For today's audience, this film will also demonstrate life and what was acceptable in films in the 1980s. There is one scene in particular where two black men are speaking to each other, who you can see in fig.3, and when they speak in a very obscure, but English, manner, we are giving subtitles. This would simply not be allowed in a modern film and so highlights how times have changed, with regards to racism in particular, in just over 35 years.

Fig. 4 "Boy's life" & "Nun's life"

It doesn't matter what your taste in comedy is, Airplane! has something in it that can make anyone laugh. Whether it's through the way it mocks other films or if it's just because of it's simple, yet effective, visual/slapstick comedy. Certain gags and punch lines of the film have cemented a place in cinema history, and could be a fair argument for being one of the best comedies. Airplane! will surely make you smile.

Illustration List:

 Fig 2. Playing trumpets - http://static.deathandtaxesmag.com/uploads/2015/02/airplane-zero-hour.jpg - (Accessed 08/01/2016)


Fig. 4 "Boy's life" & "Nun's life" - http://media-cache-ec0.pinimg.com/236x/7d/39/23/7d39238556fe9416f7c7694bc119a305.jpg - (Accessed 08/01/2016)

Pipeline 1: Head Modelling - Cartoon Characters Part 4: The Mouth - Tutorial


This is my attempt at the 4th head modelling tutorial. Over all, it worked fine, but I had some little issues when extruding backwards, as it would make it all deformed and so I needed to adjust it more, but in the end, I think it has come out ok.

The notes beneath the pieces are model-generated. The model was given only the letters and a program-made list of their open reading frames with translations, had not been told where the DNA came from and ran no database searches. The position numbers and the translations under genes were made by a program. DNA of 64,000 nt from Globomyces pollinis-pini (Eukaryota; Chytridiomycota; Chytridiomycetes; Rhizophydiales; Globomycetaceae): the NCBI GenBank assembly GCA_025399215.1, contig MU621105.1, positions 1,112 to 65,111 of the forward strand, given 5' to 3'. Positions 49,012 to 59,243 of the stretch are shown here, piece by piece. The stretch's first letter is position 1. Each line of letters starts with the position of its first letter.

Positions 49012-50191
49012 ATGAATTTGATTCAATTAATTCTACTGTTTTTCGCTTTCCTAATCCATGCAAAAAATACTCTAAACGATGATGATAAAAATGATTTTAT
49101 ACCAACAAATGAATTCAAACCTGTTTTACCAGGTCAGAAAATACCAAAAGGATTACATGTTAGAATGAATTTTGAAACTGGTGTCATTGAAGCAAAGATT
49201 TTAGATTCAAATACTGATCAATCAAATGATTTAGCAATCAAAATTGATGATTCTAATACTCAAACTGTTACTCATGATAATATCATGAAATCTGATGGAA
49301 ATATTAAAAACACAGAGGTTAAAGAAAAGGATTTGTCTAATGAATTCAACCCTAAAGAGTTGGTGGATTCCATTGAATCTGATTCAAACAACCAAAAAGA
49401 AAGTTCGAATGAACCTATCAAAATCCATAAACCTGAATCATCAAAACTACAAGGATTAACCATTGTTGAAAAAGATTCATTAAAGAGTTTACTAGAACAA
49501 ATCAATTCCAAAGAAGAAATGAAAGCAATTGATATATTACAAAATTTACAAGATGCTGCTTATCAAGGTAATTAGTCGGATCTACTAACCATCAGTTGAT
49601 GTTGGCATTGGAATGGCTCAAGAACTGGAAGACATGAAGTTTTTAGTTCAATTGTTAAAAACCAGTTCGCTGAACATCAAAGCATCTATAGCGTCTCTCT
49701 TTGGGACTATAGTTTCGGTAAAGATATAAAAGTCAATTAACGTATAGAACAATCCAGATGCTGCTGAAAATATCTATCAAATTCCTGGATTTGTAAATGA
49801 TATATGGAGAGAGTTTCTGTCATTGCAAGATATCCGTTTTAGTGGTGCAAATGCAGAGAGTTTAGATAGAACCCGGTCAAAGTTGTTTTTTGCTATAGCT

Pipeline 1: Head Modelling - Cartoon Characters Part 3 - Refined Blocking - Tutorial


I have completed the third part to the head modelling tutorial and I think it is looking quite good so far. No problems what so eve when doing the tutorial.

Thursday, 7 January 2016

Pipeline 1: Head Modelling - Cartoon Characters Part 1 & 2 - Tutorials

 Step 1

I have completed the first two steps to modelling the character in the tutorials (Obviously, part 1 is just setting it up). I did get confused at times and had do a bit of trial and error, but I think I got there in the end. Apart from those moments, there were no major issues.

Step 2

Adaption: Info-graphic - Initial Ideas

In today's briefing, when we had to pick out a starting statement at random, I got "A Beginner's guide to....". Anything can be converted into a guide so there are many possible directions in which this can take me. I have made this diagram below, with as many ideas as I could think of:



Some of these ideas are very relevant to me and my interests, i.e. Breaking Bad and House of Cards. Some of them are just there for a little laugh and some are there as they can make quite funny/strange guides due to how simple/basic/weird it is.

Below are, what I consider to be, my favourite 10 ideas (In no particular order):

1. Binge Watching
2. Procrastinating
3. Wasting Money
4. Failure
5. Not being in a Relationship
6. Getting Drunk
7. Marvel vs DC
8. Comedies
9. Crap 21st Century Pop Music
10. Cooking


Animation 2: Lip Syncing Part 4 - Tongue, Eyes, Blinks, & Brow - Tutorial

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At long last, I have completed the final lip syncing tutorial. It was fairly straight forward to do, and hopefully now I don't hear that quote again.

Narrative: Rendered Frames

I have rendered a few frames from my section of the animation. These give a rough idea about how the final animation will look.








Narrative: Pre-Viz Shots

Before rendering, I play-blasted some of the shots for the Pre-Viz, which you can see below (They're not necessarily in the right order):

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Shot 1

video
Shot 2
 
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Shot 3

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Shot 4

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Shot 5

Tuesday, 5 January 2016

Character: Final Submission - Divination Design Bible

Character: Facial Expressions - Scavengers & The Retinue

Scavengers' Faces
 
 I have done some facial expressions for both the Retinue and Scavengers. As the members of the cabal have their faces covered, there would have only been a slight movement and difference between each. I did these quite quickly and as a result, they're not the best, to put it lightly.

Retinue Faces